BITCO General Insurance Corporation v. Wynn Construction Company Inc et al
ORDER granting 12 plaintiff's Motion to Dismiss Wynn Construction Co., Inc.'s Counterclaim and dismissing Wynn's counterclaim [docket no. 11] (as more fully set out).. Signed by Honorable Vicki Miles-LaGrange on 8/11/2017. (ks)
IN THE UNITED STATES DISTRICT COURT FOR THE
WESTERN DISTRICT OF OKLAHOMA
BITCO GENERAL INSURANCE
WYNN CONSTRUCTION CO., INC.,
and NABHOLZ CONSTRUCTION
Case No. CIV-17-462-M
Before the Court is plaintiff’s Motion to Dismiss Wynn Construction Co., Inc.’s
Counterclaim, filed June 5, 2017. On June 28, 2017, defendant Wynn Construction Co., Inc.
(“Wynn”) filed its response, and on July 5, 2017, plaintiff filed its reply.
On May 15, 2017, Wynn filed its Answer and Counterclaim. Through its counterclaim,
Wynn is alleging a breach of contract claim and a bad faith claim against plaintiff. Plaintiff now
moves, pursuant to Federal Rule of Civil Procedure 12(b)(6), to dismiss Wynn’s counterclaim in
Standard for dismissal
Regarding the standard for determining whether to dismiss a claim pursuant to Federal
Rule of Civil Procedure 12(b)(6) for failure to state a claim upon which relief may be granted, the
United States Supreme Court has held:
To survive a motion to dismiss, a complaint must contain sufficient
factual matter, accepted as true, to state a claim to relief that is
plausible on its face. A claim has facial plausibility when the
plaintiff pleads factual content that allows the court to draw the
reasonable inference that the defendant is liable for the misconduct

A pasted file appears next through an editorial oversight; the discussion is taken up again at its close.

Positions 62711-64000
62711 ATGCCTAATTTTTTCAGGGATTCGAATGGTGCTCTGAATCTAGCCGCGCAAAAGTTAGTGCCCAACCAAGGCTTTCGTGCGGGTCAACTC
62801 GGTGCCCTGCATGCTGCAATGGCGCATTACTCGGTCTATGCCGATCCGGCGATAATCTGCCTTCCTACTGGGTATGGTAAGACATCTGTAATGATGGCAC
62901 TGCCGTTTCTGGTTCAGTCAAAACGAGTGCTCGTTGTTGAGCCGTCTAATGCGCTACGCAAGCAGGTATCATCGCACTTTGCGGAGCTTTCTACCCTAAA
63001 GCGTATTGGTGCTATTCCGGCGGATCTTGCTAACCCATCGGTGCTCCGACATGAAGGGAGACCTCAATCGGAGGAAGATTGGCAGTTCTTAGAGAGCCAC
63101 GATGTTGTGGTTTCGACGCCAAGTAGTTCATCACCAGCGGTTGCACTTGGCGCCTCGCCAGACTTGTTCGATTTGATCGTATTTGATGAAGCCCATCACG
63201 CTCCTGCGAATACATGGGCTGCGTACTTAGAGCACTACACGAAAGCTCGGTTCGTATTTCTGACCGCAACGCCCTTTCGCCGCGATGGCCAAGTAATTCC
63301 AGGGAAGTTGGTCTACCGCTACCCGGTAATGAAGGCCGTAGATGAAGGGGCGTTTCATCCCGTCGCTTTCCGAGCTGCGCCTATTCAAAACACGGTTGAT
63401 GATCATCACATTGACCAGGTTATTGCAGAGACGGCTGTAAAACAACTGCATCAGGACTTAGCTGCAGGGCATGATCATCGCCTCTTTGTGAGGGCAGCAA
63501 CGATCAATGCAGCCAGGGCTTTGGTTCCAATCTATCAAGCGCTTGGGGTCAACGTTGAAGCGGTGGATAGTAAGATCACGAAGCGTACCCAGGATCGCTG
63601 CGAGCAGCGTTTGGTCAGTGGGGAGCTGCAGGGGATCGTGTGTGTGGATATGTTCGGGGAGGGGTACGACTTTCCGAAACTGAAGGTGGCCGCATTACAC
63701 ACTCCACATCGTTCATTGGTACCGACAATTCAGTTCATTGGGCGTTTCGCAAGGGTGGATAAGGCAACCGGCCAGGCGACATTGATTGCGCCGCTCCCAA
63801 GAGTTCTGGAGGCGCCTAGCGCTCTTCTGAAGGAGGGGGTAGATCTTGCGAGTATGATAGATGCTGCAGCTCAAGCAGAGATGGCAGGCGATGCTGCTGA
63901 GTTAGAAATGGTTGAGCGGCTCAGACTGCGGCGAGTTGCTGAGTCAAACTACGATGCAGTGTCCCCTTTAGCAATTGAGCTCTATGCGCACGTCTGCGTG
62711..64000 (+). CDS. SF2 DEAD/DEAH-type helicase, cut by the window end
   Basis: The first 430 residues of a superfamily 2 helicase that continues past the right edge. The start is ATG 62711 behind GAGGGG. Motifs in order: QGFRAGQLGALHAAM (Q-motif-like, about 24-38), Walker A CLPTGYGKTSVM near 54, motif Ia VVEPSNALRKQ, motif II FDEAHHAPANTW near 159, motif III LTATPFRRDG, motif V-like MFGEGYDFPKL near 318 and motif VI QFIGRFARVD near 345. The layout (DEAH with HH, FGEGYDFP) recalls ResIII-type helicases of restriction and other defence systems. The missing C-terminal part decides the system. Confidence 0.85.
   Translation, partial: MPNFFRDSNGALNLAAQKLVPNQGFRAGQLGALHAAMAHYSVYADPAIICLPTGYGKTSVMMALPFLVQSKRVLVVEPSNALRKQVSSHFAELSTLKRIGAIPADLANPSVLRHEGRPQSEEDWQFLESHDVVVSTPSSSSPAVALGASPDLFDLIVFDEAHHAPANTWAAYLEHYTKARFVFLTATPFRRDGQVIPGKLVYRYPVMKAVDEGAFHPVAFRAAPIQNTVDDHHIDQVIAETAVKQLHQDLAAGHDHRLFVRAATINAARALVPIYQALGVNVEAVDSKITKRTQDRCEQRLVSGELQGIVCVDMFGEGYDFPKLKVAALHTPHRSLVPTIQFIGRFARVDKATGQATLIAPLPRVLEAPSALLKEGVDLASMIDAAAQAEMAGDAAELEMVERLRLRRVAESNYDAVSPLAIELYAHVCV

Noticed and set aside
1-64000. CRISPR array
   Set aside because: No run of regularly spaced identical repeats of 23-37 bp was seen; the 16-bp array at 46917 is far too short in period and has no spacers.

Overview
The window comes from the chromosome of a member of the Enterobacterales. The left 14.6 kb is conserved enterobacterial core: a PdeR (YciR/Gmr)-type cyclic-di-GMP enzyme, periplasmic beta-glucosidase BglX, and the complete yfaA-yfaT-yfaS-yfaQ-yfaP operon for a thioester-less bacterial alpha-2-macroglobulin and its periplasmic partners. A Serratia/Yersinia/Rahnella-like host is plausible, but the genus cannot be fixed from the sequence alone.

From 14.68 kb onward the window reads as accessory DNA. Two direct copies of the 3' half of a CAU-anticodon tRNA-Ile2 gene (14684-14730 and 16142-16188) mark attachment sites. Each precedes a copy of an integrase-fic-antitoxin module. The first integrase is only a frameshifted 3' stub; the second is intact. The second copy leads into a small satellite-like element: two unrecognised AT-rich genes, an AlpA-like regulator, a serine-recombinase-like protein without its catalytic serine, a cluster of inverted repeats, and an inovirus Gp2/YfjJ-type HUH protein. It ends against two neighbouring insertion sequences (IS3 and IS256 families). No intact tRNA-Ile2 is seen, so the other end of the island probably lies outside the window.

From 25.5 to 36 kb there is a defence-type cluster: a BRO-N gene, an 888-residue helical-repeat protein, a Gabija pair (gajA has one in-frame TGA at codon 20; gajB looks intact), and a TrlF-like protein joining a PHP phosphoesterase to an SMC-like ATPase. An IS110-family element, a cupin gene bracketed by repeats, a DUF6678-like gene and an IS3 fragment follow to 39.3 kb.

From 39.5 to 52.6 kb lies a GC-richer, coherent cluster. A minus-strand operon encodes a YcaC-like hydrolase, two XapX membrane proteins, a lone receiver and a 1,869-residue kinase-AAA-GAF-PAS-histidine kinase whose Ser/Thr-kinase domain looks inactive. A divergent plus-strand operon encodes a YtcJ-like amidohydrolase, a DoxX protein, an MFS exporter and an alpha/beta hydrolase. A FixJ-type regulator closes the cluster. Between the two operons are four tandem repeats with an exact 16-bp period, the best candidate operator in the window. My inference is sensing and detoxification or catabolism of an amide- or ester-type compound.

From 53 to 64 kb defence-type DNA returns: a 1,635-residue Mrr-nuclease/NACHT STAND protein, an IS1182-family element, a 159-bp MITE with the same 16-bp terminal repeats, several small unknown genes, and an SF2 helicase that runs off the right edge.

alleged. The plausibility standard is not akin to a “probability
requirement,” but it asks for more than a sheer possibility that a
defendant has acted unlawfully. Where a complaint pleads facts that
are merely consistent with a defendant’s liability, it stops short of
the line between possibility and plausibility of entitlement to relief.
Ashcroft v. Iqbal, 556 U.S. 662, 678 (2009) (internal quotations and citations omitted). Further,
“where the well-pleaded facts do not permit the court to infer more than the mere possibility of
misconduct, the complaint has alleged - but it has not shown - that the pleader is entitled to relief.”
Id. at 679 (internal quotations and citations omitted). Additionally, “[a] pleading that offers labels
and conclusions or a formulaic recitation of the elements of a cause of action will not do. Nor does
a complaint suffice if it tenders naked assertion[s] devoid of further factual enhancement.” Id. at
678 (internal quotations and citations omitted). A court “must determine whether the complaint
sufficiently alleges facts supporting all the elements necessary to establish an entitlement to relief
under the legal theory proposed.” Lane v. Simon, 495 F.3d 1182, 1186 (10th Cir. 2007) (internal
quotations and citation omitted). Finally, “[a] court reviewing the sufficiency of a complaint
presumes all of plaintiff’s factual allegations are true and construes them in the light most favorable
to the plaintiff.” Hall v. Bellmon, 935 F.2d 1106, 1109 (10th Cir. 1991).
Plaintiff asserts that Wynn’s counterclaim fails to state a legally cognizable claim for relief
under Oklahoma law since plaintiff has provided a defense to Wynn in the arbitration proceeding
initiated by defendant Nabholz Construction Services (“Nabholz”) against Wynn pursuant to a
reservation of plaintiff’s rights to investigate and determine its coverage obligations and Wynn has
not become legally obligated to pay any damages to Nabholz. Specifically, plaintiff asserts that it
has defended Wynn in the arbitration proceeding pursuant to a reservation of rights and continues